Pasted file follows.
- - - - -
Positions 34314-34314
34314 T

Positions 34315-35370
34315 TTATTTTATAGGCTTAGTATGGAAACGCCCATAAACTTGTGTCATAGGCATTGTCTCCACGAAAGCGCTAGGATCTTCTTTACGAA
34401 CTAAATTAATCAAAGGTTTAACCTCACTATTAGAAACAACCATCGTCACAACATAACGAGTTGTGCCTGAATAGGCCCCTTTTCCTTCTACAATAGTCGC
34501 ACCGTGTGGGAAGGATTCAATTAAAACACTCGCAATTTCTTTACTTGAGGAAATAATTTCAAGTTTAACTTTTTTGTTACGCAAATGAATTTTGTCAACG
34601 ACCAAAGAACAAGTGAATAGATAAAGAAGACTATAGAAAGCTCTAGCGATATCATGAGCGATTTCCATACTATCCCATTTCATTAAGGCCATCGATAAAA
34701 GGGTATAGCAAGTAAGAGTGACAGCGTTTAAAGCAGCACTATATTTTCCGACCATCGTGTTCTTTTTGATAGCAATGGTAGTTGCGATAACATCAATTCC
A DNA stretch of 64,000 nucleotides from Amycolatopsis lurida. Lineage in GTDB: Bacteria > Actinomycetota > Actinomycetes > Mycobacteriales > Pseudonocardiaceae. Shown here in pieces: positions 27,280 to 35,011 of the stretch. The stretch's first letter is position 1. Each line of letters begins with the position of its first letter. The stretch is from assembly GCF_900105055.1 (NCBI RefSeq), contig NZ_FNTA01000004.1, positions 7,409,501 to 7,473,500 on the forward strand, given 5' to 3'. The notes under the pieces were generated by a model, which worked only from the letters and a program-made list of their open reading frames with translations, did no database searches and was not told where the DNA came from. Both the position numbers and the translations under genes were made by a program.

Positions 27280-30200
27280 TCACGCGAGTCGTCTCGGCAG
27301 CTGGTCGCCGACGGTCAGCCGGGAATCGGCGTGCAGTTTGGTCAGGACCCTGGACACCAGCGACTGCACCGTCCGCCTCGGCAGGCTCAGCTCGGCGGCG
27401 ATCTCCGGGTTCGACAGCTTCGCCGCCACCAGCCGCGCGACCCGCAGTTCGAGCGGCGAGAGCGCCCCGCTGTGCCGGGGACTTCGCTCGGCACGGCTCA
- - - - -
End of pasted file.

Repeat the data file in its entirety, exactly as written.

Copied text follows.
Positions 34314-34314
34314 T

Positions 34315-35370
34315 TTATTTTATAGGCTTAGTATGGAAACGCCCATAAACTTGTGTCATAGGCATTGTCTCCACGAAAGCGCTAGGATCTTCTTTACGAA
34401 CTAAATTAATCAAAGGTTTAACCTCACTATTAGAAACAACCATCGTCACAACATAACGAGTTGTGCCTGAATAGGCCCCTTTTCCTTCTACAATAGTCGC
34501 ACCGTGTGGGAAGGATTCAATTAAAACACTCGCAATTTCTTTACTTGAGGAAATAATTTCAAGTTTAACTTTTTTGTTACGCAAATGAATTTTGTCAACG
34601 ACCAAAGAACAAGTGAATAGATAAAGAAGACTATAGAAAGCTCTAGCGATATCATGAGCGATTTCCATACTATCCCATTTCATTAAGGCCATCGATAAAA
34701 GGGTATAGCAAGTAAGAGTGACAGCGTTTAAAGCAGCACTATATTTTCCGACCATCGTGTTCTTTTTGATAGCAATGGTAGTTGCGATAACATCAATTCC
A DNA stretch of 64,000 nucleotides from Amycolatopsis lurida. Lineage in GTDB: Bacteria > Actinomycetota > Actinomycetes > Mycobacteriales > Pseudonocardiaceae. Shown here in pieces: positions 27,280 to 35,011 of the stretch. The stretch's first letter is position 1. Each line of letters begins with the position of its first letter. The stretch is from assembly GCF_900105055.1 (NCBI RefSeq), contig NZ_FNTA01000004.1, positions 7,409,501 to 7,473,500 on the forward strand, given 5' to 3'. The notes under the pieces were generated by a model, which worked only from the letters and a program-made list of their open reading frames with translations, did no database searches and was not told where the DNA came from. Both the position numbers and the translations under genes were made by a program.

Positions 27280-30200
27280 TCACGCGAGTCGTCTCGGCAG
27301 CTGGTCGCCGACGGTCAGCCGGGAATCGGCGTGCAGTTTGGTCAGGACCCTGGACACCAGCGACTGCACCGTCCGCCTCGGCAGGCTCAGCTCGGCGGCG
27401 ATCTCCGGGTTCGACAGCTTCGCCGCCACCAGCCGCGCGACCCGCAGTTCGAGCGGCGAGAGCGCCCCGCTGTGCCGGGGACTTCGCTCGGCACGGCTCA